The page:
I hope y'all doing good today.
I have a question but I really don't know which would be the correct section of the forum to post it in.
My question is.......
I'm wondering if it is possible to check if a 4K video is encoded with HDR by checking the file/codec information in MediaInfo or a similar codec information utility.
Is there a certain codec which would be unique for a video which has HDR?
I know I can just play the video file on a HDR enabled display to check if it does have HDR or not but I'm just curious to know if there's a way to tell by just looking at the file information.
So please can you tell me where I should post this, or even better... answer my question?
Many thanks in advance.
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MediaInfo shows such infos for the HEVC codec. See bottom lines:
General Complete name : Exodus_UHD_HDR_Exodus_draft.mp4 Format : MPEG-4 Format profile : Base Media Codec ID : isom (isom/iso2/mp41) File size : 246 MiB Duration : 47 s 787 ms Overall bit rate mode : Variable Overall bit rate : 43.2 Mb/s Writing application : Lavf56.15.103 Video ID : 1 Format : HEVC Format/Info : High Efficiency Video Coding Format profile : Main 10@L5.1@High Codec ID : hev1 Codec ID/Info : High Efficiency Video Coding Duration : 47 s 750 ms Bit rate : 42.8 Mb/s Width : 3 840 pixels Height : 2 160 pixels Display aspect ratio : 16:9 Frame rate mode : Constant Frame rate : 24.000 FPS Original frame rate : 23.976 (24000/1001) FPS Color space : YUV Chroma subsampling : 4:2:0 (Type 2) Bit depth : 10 bits Bits/(Pixel*Frame) : 0.215 Stream size : 244 MiB (99%) Writing library : ATEME Titan KFE 3.7.0 (22.214.171.1242) Color range : Limited Color primaries : BT.2020 Transfer characteristics : SMPTE ST 2084 Matrix coefficients : BT.2020 non-constant Mastering display color primaries : R: x=0.680000 y=0.320000, G: x=0.265000 y=0.690000, B: x=0.150000 y=0.060000, White point: x=0.312700 y=0.329000 Mastering display luminance : min: 0.0200 cd/m2, max: 1200.0000 cd/m2
+ EBML head |+ EBML version: 1 |+ EBML read version: 1 |+ EBML maximum ID length: 4 |+ EBML maximum size length: 8 |+ Doc type: webm |+ Doc type version: 4 |+ Doc type read version: 2 + Segment, size 29548815 |+ Seek head (subentries will be skipped) |+ EbmlVoid (size: 45) |+ Segment information | + Timecode scale: 1000000 | + Duration: 154.538s (00:02:34.538) | + Multiplexing application: google | + Writing application: google |+ Segment tracks | + A track | + Track number: 1 (track ID for mkvmerge & mkvextract: 0) | + Track UID: 11717489602804838 | + Track type: video | + Default duration: 16.683ms (59.940 frames/fields per second for a video track) | + Codec ID: V_VP9 | + Video track | + Pixel width: 1280 | + Pixel height: 720 | + Video colour information | + Colour matrix: 9 | + Colour range: 1 | + Colour transfer: 16 | + Colour primaries: 9 | + Video colour mastering metadata | + Max luminance: 1000 | + Min luminance: 0.001 | + Red colour coordinate x: 0.68 | + Red colour coordinate y: 0.31996 | + Green colour coordinate x: 0.26494 | + Green colour coordinate y: 0.68996 | + Blue colour coordinate x: 0.15 | + Blue colour coordinate y: 0.05998 | + White colour coordinate x: 0.3127 | + White colour coordinate y: 0.32896 |+ Cues (subentries will be skipped) |+ Cluster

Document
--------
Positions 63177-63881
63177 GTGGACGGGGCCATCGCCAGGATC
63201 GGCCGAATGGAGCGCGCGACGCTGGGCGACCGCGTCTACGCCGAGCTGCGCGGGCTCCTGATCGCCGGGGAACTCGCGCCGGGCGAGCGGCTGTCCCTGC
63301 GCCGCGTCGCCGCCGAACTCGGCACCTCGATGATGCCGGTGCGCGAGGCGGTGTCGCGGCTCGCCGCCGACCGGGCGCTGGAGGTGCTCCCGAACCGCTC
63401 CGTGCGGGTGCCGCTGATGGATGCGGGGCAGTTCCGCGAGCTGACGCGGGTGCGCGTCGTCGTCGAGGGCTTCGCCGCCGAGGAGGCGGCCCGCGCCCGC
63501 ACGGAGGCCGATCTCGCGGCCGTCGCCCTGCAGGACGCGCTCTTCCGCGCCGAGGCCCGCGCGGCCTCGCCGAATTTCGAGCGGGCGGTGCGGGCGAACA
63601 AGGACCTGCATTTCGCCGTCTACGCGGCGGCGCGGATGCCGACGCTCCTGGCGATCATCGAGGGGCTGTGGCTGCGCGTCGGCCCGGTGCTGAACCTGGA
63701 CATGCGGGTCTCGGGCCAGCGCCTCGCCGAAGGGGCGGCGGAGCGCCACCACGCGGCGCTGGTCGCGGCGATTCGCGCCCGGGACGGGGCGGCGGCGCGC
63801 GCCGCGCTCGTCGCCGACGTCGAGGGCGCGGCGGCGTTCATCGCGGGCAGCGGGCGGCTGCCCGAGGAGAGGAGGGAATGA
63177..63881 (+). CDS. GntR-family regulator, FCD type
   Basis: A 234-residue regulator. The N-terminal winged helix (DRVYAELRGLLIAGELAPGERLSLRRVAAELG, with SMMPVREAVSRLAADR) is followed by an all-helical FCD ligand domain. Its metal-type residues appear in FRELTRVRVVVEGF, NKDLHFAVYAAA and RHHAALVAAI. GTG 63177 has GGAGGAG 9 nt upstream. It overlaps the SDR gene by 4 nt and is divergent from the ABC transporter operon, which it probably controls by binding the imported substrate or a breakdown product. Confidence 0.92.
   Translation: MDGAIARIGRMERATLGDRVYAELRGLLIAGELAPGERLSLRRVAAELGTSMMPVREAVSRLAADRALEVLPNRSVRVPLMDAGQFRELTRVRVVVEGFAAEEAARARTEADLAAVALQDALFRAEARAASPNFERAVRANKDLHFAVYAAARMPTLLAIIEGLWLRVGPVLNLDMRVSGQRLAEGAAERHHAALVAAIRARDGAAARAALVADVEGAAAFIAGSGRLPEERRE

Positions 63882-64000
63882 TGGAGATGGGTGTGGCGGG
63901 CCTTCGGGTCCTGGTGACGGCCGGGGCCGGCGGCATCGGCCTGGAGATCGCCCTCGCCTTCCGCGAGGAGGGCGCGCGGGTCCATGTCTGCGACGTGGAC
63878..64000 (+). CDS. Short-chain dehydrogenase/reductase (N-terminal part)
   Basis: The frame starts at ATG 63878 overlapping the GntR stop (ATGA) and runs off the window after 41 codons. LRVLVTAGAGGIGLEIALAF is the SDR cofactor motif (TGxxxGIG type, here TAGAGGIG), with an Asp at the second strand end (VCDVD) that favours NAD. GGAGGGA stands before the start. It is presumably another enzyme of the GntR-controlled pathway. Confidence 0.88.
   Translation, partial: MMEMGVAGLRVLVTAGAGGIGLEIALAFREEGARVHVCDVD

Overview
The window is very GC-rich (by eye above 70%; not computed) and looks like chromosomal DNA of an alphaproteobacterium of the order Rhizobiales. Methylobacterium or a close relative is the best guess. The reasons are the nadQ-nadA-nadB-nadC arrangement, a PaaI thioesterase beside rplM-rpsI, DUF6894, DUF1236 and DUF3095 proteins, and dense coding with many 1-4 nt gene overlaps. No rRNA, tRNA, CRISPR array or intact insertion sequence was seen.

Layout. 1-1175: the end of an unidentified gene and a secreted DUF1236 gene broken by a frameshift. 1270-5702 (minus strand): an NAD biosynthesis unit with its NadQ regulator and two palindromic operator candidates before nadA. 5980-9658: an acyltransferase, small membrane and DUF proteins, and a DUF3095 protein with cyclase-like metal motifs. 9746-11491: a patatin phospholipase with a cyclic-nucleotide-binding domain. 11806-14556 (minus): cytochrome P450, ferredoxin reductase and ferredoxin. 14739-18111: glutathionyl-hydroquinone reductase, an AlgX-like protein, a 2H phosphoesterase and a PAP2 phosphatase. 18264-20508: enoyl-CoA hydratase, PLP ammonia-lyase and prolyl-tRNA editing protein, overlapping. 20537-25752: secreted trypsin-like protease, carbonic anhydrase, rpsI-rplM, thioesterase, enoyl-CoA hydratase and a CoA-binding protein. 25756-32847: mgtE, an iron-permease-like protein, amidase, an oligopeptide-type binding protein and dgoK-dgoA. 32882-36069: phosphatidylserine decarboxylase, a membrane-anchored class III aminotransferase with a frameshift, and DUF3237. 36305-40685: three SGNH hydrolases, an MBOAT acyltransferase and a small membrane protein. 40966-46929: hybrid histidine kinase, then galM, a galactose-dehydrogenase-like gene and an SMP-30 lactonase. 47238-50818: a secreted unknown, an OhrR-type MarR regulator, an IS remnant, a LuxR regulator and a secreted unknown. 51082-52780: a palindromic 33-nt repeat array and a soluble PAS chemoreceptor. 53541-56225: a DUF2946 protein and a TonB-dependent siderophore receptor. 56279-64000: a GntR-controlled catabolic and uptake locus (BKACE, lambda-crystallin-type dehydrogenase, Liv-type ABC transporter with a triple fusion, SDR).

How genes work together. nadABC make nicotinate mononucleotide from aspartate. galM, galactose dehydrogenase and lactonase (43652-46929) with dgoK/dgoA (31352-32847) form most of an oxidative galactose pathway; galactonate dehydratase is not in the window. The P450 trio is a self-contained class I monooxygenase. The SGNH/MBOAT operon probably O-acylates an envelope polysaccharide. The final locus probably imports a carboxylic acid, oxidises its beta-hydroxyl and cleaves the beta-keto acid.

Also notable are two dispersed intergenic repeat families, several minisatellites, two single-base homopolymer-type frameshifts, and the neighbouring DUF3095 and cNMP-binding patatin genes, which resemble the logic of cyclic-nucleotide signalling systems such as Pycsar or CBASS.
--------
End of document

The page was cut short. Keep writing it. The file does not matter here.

Thanks very much for your super fast reply.
I'm very inexperienced with these sort of things and I don't think I fully understand.
If a files shows it to have the HEVC or AVC codec does that mean that the video definitely has HDR?
I have uploaded two screenshots from MediaInfo.
Video Codec.jpg is from a 4K video for which I do not know whether it has HDR or not. What I understand from what you said is that this video is not HDR. Is this correct?
And Video Codec 2.jpg is from a 4K video I know has HDR. So does the fact that it has the HEVC codec confirm that it is HDR? Or is the HEVC codec also used for other video files which dont have HDR?
Usually it is encoded in 10 or even 12 bit depth. And it uses BT.2020 colorspace, SMPTE ST 2084 transfer. You should see the values for min and max luminance. Max luminance for HDR is somewhere in the 1,000 to 10,000 nits (cd/m2) range. Currently mostly 1,000. SDR only 100.
The above is usually called "HDR10" or "PQ". There are additional standards incl. HLG and Dolby Vision. I haven't seen those yet.
P.S.: For MediaInfo I recommend "View">"Text". Then you can also copy&paste.
Thanks so much for all the information you have given me.
I'm beginning to understand a bit more now.
So... one of the most reliable tell tale signs that a video is in HDR would be to check the luminance is in the 1,000 to 10,000 nits range but maybe more importantly that the colour space is BT.2020?
Yes, pretty much. But in the end the most reliable tool is your eye.